Some sitters only work with certain size dogs, so check on that before you set up an interview. And if a sitter doesn’t want to meet you and your dog before you hire them, that’s a bad sign. You should probably look somewhere else.

Preparing Your Dog

Once you’ve found a dog sitter you trust, it’s time to start getting your pup ready for its stay. Review the pet sitter’s policies regarding vaccinations and other medical requirements. Your pup may need to be up to date on shots or proof of flea and tick prevention. Your dog sitter will be aware of any special care or needs your pup has, such as those related to allergies or separation anxiety, so don’t forget to inform them of any extra considerations ahead of time. Lastly, offer your pup two to three weeks of elimination training with the pet sitter, making the transition easier.

Arranging for Dog Sitting

It’s best to make a schedule with the pet sitter and plan when your pup will need extra care. Even if you know your pup is comfortable and happy with the pet sitter, it can still be stressful for them to be without you for longer periods. Pack comfort items and treats from home to help make it easier for your pup. This will give them something familiar to snuggle up with while you’re away. And lastly, make sure to say a loving goodbye before you leave. This will help your pup understand that you’ll be away for a while, but I’ll be back soon and that you love them.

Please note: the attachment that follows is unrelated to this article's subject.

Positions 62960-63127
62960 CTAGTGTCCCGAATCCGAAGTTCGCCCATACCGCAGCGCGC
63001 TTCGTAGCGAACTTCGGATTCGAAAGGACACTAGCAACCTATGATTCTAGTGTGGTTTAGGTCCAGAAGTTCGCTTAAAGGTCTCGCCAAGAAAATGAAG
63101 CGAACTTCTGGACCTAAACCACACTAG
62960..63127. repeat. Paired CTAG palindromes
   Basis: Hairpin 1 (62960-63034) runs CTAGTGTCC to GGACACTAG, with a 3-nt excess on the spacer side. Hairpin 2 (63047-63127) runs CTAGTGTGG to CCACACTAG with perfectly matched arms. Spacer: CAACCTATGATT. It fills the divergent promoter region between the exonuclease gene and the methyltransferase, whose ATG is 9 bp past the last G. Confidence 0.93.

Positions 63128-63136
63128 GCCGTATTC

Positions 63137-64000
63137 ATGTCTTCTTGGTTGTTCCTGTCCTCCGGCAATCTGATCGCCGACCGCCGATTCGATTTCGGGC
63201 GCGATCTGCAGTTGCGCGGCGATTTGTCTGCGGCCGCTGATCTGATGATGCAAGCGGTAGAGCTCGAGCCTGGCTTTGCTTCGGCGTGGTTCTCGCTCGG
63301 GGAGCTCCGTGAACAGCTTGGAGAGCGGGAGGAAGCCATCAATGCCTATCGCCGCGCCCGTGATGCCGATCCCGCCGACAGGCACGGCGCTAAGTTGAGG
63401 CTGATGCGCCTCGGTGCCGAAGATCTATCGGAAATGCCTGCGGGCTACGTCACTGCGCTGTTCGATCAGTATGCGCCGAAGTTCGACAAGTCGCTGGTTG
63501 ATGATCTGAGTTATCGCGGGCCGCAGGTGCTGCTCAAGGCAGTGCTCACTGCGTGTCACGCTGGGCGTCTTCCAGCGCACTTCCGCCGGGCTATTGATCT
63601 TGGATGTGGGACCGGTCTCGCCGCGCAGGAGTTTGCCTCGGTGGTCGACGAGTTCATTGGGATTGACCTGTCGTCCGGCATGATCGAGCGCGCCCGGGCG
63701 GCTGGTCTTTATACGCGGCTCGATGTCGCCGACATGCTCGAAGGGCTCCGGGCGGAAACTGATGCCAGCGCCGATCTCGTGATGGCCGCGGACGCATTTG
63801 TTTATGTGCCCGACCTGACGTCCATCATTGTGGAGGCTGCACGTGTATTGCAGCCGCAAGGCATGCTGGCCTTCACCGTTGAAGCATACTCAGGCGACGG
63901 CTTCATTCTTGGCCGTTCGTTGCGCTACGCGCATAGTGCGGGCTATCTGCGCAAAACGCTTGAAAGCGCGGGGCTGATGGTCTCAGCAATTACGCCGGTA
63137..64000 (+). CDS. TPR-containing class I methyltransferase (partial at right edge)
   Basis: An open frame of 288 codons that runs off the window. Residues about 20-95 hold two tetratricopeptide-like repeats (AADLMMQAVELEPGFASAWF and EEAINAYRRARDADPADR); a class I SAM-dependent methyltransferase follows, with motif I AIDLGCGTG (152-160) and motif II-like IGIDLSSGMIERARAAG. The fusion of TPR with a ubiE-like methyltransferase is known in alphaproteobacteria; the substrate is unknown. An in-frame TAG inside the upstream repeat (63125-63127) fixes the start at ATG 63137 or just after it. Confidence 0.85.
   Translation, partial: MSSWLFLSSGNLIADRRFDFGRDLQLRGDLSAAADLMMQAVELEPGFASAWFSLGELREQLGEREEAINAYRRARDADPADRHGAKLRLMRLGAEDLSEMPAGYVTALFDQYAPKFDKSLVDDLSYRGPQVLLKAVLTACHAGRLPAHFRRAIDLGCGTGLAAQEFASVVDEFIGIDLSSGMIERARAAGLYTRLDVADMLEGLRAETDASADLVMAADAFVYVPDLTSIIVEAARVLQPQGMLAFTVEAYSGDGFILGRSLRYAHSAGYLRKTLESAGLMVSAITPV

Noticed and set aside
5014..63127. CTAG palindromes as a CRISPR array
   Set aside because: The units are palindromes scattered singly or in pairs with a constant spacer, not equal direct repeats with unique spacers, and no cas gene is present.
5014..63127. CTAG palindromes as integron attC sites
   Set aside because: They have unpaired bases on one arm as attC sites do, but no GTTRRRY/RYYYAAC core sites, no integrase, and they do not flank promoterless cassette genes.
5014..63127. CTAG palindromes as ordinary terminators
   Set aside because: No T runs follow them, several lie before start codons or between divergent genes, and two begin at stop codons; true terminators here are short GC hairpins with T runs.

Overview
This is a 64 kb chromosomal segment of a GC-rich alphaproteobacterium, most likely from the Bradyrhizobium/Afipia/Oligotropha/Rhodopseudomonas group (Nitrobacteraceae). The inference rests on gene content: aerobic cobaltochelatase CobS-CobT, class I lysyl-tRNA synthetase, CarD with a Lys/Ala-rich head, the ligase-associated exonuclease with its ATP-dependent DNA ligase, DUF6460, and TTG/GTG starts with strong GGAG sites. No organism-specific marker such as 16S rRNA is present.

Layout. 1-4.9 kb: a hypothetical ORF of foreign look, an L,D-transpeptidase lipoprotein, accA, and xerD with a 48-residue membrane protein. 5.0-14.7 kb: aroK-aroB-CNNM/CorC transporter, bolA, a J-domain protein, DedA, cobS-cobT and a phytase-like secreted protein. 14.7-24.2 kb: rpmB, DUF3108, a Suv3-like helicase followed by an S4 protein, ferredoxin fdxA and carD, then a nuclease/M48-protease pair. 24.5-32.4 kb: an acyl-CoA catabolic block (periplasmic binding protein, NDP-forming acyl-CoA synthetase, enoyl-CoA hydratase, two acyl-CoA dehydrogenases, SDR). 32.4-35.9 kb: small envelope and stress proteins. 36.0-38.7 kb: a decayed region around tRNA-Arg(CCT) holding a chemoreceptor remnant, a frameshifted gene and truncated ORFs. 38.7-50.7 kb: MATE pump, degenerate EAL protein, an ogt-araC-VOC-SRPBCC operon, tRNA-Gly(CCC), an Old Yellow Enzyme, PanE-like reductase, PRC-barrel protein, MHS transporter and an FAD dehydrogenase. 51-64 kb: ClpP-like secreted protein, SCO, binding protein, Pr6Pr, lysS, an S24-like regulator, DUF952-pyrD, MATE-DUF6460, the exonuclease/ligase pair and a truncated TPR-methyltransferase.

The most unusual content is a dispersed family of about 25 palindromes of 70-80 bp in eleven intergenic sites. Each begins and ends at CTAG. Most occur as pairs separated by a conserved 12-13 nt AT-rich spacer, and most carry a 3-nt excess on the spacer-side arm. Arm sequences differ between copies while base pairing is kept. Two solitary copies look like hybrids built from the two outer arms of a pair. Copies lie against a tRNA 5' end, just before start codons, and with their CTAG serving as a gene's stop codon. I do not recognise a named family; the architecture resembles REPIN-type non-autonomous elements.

Dog Sitting can be an extremely rewarding experience for both you and your pup. With the right pet sitter, you can rest assured that your pup is properly cared for and has a positive and enriching experience while you’re away. So, don’t wait; start looking for a great dog sitter today and prepare your pup for its upcoming adventure!


Dog Sitting is a great way to ensure your pet is loved and well cared for while you’re away. From finding a qualified pet sitter to preparing your pup for its stay, pet owners should research and make the proper arrangements to ensure that their pup is properly cared for. With the right dog sitter, pet owners can have peace of mind when they’re away and trust that their furry family member is in safe and caring hands.

Brenda Thompson

Brenda Thompson is an expert in dog behavior with over a decade of experience, and she is also passionate about working with cats and birds. In addition to contributing pet content to petdogplanet.com, she is a Certified Dog Behavior Consultant. Brenda received her Bachelor of Science in Biological and Biomedical Sciences & Philosophy from Colorado College in 2014. She has taken classes in writing and remote animal behavior consulting, as well as courses on how to manage aggressive dogs and litter box issues. In 2016, she obtained her dog behavior consulting certification and joined the International Association of Animal Behavior Consultants.